Thanks to Fred Leeson for sharing this fantastic news.
Preservationists are heartened by a recent Oregon Land Use Board of Appeals ruling that said owners of a building in the Alphabet Historic District of Northwest Portland could not replace wood windows with new vinyl substitutes without going through historic design review.
The Oct. 22 ruling affirmed a Portland city hearings officer who had ruled that owners of the Carlton Court building, a four-story apartment being converted to condominiums, should not have started installing vinyl windows without a historic review permit in 2007.
The owners contended on appeal that the wood sash windows were not listed in the National Register nomination’s statement of “significance” as “an attribute that contributes to the resource’s historic value” as defined by the Portland City Code.
However, both the hearings officer and LUBA said the National Register building “description” that listed the “primary window type is one-over-one, double hung wood sash” met the standards of the city code requiring historic design review.
“It has broader application than just the Portland City Code,” said Carrie Richter, a Portland lawyer and vice chair of the Portland Historic Landmarks Commission. She said other local governments could rely on it as a precedent that a building’s “description” is a key ingredient in evaluating the historic “significance” of a building.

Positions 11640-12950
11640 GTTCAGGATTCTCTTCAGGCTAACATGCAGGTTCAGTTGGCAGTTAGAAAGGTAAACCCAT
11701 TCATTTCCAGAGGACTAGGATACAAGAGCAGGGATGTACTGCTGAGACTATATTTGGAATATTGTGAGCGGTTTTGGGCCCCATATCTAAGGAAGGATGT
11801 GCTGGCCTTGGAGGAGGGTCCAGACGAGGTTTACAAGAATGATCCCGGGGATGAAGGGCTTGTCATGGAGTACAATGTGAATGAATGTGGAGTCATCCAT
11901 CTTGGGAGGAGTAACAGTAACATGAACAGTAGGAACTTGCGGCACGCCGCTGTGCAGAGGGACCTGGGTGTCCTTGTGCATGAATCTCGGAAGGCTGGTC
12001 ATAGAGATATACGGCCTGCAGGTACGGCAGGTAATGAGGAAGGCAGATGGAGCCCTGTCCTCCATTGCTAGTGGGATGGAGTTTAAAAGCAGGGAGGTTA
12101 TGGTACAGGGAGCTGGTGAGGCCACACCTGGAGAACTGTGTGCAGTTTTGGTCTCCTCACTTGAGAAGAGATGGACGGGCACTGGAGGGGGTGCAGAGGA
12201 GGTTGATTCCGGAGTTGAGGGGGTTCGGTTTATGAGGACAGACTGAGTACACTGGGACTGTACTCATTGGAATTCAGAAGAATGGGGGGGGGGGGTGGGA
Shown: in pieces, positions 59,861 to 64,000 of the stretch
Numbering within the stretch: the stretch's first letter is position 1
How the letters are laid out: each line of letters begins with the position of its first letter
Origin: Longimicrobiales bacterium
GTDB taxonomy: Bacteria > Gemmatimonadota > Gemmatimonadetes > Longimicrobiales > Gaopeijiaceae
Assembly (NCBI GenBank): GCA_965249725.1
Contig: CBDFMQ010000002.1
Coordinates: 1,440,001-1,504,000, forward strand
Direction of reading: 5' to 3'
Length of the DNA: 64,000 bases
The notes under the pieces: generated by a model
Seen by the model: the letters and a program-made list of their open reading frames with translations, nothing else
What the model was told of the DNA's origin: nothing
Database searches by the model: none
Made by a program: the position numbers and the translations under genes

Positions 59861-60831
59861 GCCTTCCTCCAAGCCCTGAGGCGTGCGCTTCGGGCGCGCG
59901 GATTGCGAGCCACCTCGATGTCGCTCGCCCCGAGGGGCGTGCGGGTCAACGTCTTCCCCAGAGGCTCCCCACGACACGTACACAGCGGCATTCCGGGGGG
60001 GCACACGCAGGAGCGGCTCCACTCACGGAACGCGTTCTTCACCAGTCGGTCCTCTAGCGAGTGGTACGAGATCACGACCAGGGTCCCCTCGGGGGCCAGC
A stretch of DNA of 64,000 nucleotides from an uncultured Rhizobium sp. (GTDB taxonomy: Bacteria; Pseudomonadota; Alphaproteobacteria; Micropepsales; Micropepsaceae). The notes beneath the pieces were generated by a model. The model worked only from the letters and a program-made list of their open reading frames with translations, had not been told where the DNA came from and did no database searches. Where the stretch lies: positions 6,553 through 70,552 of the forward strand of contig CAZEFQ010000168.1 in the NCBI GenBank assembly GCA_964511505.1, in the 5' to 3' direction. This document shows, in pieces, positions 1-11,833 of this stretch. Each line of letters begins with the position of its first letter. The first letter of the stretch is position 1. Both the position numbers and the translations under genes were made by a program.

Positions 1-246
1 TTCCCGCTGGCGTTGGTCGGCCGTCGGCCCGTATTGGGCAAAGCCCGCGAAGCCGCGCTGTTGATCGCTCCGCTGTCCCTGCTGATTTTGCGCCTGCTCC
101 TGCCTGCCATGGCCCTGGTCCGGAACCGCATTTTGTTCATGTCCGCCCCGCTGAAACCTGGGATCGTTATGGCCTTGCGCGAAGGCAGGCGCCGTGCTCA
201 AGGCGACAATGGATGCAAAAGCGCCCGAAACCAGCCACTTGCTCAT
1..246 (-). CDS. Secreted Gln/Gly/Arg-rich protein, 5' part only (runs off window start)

Tim Heron, a senior manager in the city’s Bureau of Development Services said other owners “have been waiting for the final answer out there” on the window issue.
In the Alphabet Historic District’s National Register listing, the Carlton Court is listed as a “secondary contributing” resource with “minor” alterations. The listing’s description described the structure’s exterior, including walls, cornice, base, recessed entry and windows. It also included alterations including a fire escape and exhaust vents added to some windows.
Under “significance,” the Register listing said, “This building is considered to be contributing within the district as a good example of a Classical style multi-family residence and is therefore significant as a part of the larger grouping of residential development that occurred in the Northwest neighborhood.”
Note that the City indicates there are other historic building owners wanting to swap out their windows too. We hope they’ll look at other options first.